Though PCs don't get the attention that they once did, they're still a $150 billion-plus business. And parts of the PC industry continue faring pretty well.
The large Computex trade show, which kicked off in Taipei on Tuesday, drives home how there's still plenty of innovation going on in the PC world, not to mention some interesting battles among PC OEMs and chipmakers. Here are a few key takeaways:
Gaming PCs and Thin-and-Light Laptops Remain Big
While total PC shipment growth has been flat to slightly down in recent quarters, PC gaming hardware spend has been much stronger, as gamers (including eSports players) splurge on systems that allow them to play demanding titles at high resolutions and quality settings. HP (HPQ) , Intel (INTC) and others have also reported seeing strong demand for high-end thin-and-light notebooks and notebook/tablet hybrids (2-in-1s).
Both of these markets have gotten plenty of love at Computex. Plenty of custom gaming PCs have been unveiled, and so have a slew of high-end gaming monitors supporting either Nvidia's (NVDA) G-Sync or AMD's (AMD) FreeSync display technologies. Intel (INTC) and AMD each showed off new CPUs aimed at gaming and enthusiast desktop buyers, with Intel also disclosing plans to refresh its power-efficient U-series and Y-series notebook processor lines later this year.
Taiwanese OEM Asus (the world's #4 PC maker) unveiled a few head-turning notebooks. These include Asus's ZenBook S, which can pack a high-end Intel CPU and 4K display into a system weighing just 2.2 pounds, and ZenBook Pro, which replaces a standard touchpad with a 5.5-inch secondary display that can run its own apps. Rival MSI, meanwhile, showed off powerful gaming notebooks that look more like traditional ultrabooks.
Intel and PC OEMs both benefit from a mix shift towards high-end notebooks and gaming systems, via higher average selling prices (ASPs) and perhaps also higher margins. Nvidia naturally gets a boost from gaming PC demand. On the flip side, the fact that ultrabooks and 2-in-1s typically feature solid-state drives (SSDs) rather than hard drives isn't great news for Seagate (STX) and (though it also has a large flash memory business) Western Digital (WDC) .
Intel Continues to Push the Envelope
Intel's PC CPU business is staring at a tougher competitive environment than it has seen in years, partly due to its own manufacturing issues. However, it's hard not to respect the investments Intel makes -- both directly, and through its VC arm -- in technologies and applications that could serve to grow PC demand.
Several such efforts have been showcased at Computex. Among them: Intel's Low Power Display Technology, which (with the help of Intel's integrated GPUs and low-power LCD panels from Sharp and Innolux) is promised to cut notebook LCD power draw by up to 50% and deliver an additional 4 to 8 hours of video playback. Also shown off: A smaller SSD based on Intel's next-gen 3D XPoint memory (co-developed with Micron (MU) ), which for a price offers much faster read and write times than NAND flash memory but (unlike DRAM) retains its data when power is lost.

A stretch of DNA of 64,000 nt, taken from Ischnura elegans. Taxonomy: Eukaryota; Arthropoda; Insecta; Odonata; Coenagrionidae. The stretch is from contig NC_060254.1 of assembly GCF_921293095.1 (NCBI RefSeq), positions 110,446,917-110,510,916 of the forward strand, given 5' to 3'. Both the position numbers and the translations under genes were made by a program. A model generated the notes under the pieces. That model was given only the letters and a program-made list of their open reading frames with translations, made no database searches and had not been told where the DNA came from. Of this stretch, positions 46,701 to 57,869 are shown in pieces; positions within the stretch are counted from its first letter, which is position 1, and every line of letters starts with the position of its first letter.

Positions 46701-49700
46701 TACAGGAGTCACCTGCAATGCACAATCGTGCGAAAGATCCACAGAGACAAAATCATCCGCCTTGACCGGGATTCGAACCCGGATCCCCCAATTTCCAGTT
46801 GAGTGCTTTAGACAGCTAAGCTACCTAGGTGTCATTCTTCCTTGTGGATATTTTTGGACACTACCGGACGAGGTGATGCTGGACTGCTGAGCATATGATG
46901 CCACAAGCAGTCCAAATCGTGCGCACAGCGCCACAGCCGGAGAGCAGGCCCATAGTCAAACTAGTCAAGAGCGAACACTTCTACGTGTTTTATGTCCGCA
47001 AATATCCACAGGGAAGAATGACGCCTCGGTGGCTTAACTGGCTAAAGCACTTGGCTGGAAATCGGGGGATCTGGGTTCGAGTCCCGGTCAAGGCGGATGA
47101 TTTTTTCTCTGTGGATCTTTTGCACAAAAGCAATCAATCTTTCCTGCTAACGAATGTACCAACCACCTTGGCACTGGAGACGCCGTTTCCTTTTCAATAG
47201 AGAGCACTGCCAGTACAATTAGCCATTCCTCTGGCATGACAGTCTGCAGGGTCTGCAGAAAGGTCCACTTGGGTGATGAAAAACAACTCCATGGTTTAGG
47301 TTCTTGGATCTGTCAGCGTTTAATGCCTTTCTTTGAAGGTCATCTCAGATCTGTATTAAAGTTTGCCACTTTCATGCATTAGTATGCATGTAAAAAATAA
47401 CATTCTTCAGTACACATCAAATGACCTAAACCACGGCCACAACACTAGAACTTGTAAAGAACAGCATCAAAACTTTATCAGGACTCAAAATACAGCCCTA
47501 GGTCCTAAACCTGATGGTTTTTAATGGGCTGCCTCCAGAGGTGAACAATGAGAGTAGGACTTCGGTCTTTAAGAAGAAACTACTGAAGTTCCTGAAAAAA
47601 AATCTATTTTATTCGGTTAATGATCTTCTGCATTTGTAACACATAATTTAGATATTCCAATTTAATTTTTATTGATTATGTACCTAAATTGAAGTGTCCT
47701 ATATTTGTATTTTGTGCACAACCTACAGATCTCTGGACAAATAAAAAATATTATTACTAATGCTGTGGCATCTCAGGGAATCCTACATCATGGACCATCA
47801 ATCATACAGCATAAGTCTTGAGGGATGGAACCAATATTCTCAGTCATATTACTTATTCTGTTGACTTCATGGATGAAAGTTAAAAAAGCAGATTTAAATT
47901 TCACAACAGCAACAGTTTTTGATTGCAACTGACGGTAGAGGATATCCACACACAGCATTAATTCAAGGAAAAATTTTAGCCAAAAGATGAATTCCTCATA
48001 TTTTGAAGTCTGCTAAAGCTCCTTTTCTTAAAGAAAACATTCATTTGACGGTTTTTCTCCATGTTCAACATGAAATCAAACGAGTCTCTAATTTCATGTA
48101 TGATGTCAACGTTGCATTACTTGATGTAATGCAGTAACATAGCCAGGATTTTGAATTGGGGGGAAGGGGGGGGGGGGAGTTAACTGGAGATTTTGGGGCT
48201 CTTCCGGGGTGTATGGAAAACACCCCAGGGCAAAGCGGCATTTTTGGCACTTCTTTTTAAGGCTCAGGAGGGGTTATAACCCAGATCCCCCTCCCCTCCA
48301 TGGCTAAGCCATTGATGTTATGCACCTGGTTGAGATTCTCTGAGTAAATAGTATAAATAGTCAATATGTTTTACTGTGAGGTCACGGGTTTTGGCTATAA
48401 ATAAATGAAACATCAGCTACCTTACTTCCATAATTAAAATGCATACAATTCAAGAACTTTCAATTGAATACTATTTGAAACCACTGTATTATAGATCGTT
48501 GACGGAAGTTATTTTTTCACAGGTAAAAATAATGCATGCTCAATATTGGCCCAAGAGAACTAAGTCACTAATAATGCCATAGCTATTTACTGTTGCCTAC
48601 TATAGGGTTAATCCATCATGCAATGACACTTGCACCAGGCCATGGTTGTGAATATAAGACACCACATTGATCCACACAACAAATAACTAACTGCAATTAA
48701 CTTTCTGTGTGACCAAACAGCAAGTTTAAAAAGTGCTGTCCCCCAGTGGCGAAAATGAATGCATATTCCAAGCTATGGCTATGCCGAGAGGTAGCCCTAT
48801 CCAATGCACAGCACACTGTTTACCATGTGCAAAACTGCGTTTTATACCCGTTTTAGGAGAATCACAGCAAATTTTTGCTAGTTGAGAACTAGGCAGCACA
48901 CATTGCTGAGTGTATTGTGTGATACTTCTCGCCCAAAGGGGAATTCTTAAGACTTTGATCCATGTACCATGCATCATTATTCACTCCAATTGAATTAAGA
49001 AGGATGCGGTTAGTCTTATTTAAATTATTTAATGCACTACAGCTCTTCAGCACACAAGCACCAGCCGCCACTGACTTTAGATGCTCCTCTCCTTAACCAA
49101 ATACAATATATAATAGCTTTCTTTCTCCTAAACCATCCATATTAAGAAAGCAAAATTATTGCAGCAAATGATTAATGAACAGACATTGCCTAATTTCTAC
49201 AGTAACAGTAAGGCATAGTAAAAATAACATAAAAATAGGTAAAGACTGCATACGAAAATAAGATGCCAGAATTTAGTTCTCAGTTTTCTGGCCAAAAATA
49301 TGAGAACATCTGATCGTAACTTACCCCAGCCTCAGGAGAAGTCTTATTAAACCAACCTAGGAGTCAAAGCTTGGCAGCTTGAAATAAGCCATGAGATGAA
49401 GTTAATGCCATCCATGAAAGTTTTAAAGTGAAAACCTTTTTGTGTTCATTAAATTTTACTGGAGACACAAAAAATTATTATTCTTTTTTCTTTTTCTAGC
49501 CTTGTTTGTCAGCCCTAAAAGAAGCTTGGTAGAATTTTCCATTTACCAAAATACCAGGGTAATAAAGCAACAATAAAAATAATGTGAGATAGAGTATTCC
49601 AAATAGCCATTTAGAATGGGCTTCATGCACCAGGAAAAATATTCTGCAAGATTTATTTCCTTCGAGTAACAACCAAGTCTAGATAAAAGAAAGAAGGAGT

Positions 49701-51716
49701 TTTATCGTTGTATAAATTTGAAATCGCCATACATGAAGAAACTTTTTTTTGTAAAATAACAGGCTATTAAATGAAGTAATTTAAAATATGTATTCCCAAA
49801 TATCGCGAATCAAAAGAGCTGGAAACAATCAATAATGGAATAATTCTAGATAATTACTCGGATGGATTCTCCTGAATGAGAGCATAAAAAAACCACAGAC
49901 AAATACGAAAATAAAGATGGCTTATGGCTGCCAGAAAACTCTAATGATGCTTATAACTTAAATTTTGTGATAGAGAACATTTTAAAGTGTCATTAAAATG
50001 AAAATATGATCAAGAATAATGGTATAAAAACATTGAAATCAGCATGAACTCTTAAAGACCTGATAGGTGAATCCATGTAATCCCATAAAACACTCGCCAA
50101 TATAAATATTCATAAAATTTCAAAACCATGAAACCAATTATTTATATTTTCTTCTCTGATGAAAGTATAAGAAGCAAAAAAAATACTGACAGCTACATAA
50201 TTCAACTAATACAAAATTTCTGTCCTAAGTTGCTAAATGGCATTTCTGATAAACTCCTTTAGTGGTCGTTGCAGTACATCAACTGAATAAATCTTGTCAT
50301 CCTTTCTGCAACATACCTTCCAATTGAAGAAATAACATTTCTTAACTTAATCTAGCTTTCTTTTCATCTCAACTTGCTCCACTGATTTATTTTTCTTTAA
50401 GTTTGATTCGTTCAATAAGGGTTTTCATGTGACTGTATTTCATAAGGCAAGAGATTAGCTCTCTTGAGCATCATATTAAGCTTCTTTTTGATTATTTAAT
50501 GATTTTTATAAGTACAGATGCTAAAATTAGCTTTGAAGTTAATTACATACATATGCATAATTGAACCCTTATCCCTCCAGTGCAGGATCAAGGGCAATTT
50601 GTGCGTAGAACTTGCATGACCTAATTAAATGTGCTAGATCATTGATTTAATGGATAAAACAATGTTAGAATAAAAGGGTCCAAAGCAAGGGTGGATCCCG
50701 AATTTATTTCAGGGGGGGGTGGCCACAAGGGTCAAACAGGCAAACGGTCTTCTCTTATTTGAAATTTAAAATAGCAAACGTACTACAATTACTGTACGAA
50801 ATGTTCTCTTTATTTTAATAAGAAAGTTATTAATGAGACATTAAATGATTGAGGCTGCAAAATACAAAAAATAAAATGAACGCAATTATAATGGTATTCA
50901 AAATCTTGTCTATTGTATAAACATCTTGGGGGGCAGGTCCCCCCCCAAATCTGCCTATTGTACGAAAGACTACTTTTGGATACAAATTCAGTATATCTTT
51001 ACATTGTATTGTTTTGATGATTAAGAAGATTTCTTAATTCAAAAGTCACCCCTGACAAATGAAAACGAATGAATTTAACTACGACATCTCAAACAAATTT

Then there's Tiger Rapids, a notebook prototype in which a physical keyboard and touchpad are replaced by a large second display. This display could show a software-based keyboard and touchpad...or it could be used to get extra screen real estate or jot down notes with a stylus. Asus and Lenovo both showed off notebook prototypes that appear to be influenced by Tiger Rapids.
AMD Is Making Some Notebook Progress
From all signs, AMD's Ryzen CPUs have made a lot more headway in the desktop market than in the notebook market thus far. The company's Ryzen desktop processor lineup is broader than its Ryzen Mobile notebook processor lineup, particularly when one includes the high-end Ryzen Threadripper family. And while reviews of Ryzen Mobile-powered systems have praised the performance of AMD's integrated GPUs, comparable Intel-powered systems were often found to have a moderate CPU performance edge and a somewhat larger battery life edge.
There were also only a limited number of Ryzen Mobile systems available when the platform launched last fall. However, as AMD was eager to note at its Computex event, that's no longer the case today. The company now claims Ryzen Mobile design wins for a slew of high-profile notebook lines, including HP's Envy, Lenovo's Yogo and IdeaPad and Dell's Inspiron. For their parts, Acer and Huawei used Computex to unveil Ryzen Mobile-powered notebooks for their Predator Helios and MateBook lines, respectively.
Consumers and businesses still have to choose to buy these notebooks rather than Intel-powered alternatives, of course. But getting this kind of backing from major PC OEMs -- many of whom doubtlessly view supporting AMD as a good way to keep Intel honest -- definitely doesn't hurt AMD's cause.
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